This is where I write about books, events, talks and collaborations in which I’ve somehow had a hand.
Back in 2012, Anna and I travelled to Oaxaca with our friend Nick Stewart, an artist and regular co-conspirator from my London days. We had in mind to make a film together that would centre on my conversations with Gustavo Esteva – the activist, 'deprofessionalised intellectual', friend of Ivan Illich, political advisor to the Zapatistas and founder of the Universidad de la Tierra.
During the next several years I intend to work on an epilogue to the industrial age...With these words, Ivan Illich opens Tools for Conviviality (1973), one of the series of short books written at the height of his fame. This month, the Design Museum in London are hosting a day-long symposium to explore the possibilities for Convivial Tools today. There's a great line-up – and I was delighted to be asked to offer a reflection as part of the day's programme.
We see things in the daylight, but in the night we have dreams and we process the things that we've seen and try to make sense of them, try to find a way of weaving them into our knowledge of ourselves and our ideas of ourselves in the world.
There is no such thing as standing, there is only being held up.
– Franz Rosenzweig
In the English language, we speak about hope in a way that suggests foundations, the starting point for whatever you are going to build. I want to say that there are two stories about hope going around. You can choose which of these to build on – and that choice has implications, for what you build, and maybe for the kind of world we end up in...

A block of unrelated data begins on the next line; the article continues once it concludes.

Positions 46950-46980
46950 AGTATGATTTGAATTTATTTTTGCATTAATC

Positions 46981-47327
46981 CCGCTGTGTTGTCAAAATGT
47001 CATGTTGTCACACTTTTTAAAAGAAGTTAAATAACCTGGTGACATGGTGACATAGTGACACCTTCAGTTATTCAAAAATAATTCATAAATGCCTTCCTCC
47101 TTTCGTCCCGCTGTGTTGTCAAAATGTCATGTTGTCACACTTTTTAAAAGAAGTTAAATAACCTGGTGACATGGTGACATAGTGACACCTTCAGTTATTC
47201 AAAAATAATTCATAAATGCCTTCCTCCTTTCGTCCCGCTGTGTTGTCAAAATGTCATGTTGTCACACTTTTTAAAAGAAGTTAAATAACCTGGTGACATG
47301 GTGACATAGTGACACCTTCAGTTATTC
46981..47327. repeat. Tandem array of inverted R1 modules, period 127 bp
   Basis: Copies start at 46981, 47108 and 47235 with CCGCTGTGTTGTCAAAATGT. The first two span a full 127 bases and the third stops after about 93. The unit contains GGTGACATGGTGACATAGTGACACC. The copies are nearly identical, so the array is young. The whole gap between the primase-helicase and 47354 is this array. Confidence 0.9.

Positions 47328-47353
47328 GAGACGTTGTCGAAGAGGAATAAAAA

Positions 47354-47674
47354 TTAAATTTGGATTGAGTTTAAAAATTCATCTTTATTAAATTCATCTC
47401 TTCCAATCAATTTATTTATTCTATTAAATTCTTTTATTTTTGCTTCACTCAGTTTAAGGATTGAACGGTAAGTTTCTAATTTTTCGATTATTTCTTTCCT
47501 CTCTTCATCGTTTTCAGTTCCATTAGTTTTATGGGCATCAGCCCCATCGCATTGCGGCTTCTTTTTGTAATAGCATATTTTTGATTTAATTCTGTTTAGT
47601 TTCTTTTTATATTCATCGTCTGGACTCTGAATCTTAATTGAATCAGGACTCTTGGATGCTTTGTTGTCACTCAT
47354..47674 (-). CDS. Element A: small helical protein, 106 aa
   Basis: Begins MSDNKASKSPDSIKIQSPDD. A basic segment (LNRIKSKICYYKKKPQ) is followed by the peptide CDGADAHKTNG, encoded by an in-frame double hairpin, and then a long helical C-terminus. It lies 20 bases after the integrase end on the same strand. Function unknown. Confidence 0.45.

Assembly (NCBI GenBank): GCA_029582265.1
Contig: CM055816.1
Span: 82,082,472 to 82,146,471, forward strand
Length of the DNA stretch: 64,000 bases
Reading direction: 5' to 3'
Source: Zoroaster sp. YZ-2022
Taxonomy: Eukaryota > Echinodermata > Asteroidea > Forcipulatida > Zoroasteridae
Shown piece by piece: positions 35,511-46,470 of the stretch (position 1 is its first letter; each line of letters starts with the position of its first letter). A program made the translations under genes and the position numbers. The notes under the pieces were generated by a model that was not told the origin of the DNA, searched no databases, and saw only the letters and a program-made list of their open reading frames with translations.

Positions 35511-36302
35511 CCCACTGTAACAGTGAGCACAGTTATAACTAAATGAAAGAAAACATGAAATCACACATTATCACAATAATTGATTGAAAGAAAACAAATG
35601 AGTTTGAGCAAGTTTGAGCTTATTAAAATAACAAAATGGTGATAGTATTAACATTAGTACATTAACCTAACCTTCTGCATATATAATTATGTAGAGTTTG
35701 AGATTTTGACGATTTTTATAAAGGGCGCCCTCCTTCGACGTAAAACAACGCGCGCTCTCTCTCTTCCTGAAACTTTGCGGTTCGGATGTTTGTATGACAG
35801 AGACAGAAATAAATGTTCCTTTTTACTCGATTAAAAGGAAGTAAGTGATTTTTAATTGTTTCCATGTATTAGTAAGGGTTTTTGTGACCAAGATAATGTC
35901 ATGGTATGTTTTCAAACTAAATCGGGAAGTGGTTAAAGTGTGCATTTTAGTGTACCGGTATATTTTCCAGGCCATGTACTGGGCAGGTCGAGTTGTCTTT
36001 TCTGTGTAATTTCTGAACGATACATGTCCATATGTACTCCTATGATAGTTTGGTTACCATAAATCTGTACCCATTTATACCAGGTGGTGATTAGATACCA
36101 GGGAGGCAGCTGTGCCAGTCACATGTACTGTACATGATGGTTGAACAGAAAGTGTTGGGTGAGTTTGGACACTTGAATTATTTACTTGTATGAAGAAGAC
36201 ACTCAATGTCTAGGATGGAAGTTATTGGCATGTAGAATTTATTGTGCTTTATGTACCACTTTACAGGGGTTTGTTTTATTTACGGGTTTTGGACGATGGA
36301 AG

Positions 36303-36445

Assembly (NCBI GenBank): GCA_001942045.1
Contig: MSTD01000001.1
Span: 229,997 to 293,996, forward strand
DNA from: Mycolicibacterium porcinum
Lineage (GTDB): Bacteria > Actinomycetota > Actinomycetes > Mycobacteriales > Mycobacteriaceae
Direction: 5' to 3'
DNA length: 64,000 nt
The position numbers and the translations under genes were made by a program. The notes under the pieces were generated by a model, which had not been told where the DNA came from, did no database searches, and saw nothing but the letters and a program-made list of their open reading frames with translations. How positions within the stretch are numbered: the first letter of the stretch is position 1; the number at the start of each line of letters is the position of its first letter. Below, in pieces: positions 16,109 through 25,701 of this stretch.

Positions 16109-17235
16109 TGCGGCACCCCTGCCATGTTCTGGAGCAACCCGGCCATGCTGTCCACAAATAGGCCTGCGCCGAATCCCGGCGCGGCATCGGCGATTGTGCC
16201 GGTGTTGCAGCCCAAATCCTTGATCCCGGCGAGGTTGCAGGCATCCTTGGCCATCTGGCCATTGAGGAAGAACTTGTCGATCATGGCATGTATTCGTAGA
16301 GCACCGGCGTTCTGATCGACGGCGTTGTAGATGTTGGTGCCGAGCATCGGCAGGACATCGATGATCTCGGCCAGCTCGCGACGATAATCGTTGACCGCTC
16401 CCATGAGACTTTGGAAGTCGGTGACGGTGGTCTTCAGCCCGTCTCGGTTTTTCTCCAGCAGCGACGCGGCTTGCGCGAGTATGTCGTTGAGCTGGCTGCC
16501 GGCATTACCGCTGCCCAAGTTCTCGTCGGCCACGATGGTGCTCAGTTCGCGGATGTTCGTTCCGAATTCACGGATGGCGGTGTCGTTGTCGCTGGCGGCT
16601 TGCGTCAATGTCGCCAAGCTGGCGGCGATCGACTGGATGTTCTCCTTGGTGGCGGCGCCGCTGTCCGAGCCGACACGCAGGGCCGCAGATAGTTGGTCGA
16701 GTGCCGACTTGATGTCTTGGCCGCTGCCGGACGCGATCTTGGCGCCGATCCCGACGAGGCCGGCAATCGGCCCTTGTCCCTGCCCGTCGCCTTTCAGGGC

I still remember the night we were first brought together for dinner by a mutual friend and we laughed so much all night we said, we have to do this again tomorrow, and we did. That’s how we got tangled up with each other.It's a strange experience to go to a friend's PhD defence and hear them present words that I wrote. Together, Ana Džokić and Marc Neelen form the architecture practice STEALTH.unlimited. Since we met in 2012, our friendship has been an ongoing collaboration – and so it was an honour to be asked to contribute to the collaborative doctoral thesis which they have now successfully defended at the Royal Institute of Art in Stockholm.
What's it like, when the Anthropocene is your day job? How is it to live with climate change, not as a thing you read about in the newspaper or go on a demonstration about, but as what’s waiting for you on your desk at nine o’clock each morning? What does it do to you as a person, to your relationships with those around you, to the decisions you make about your life?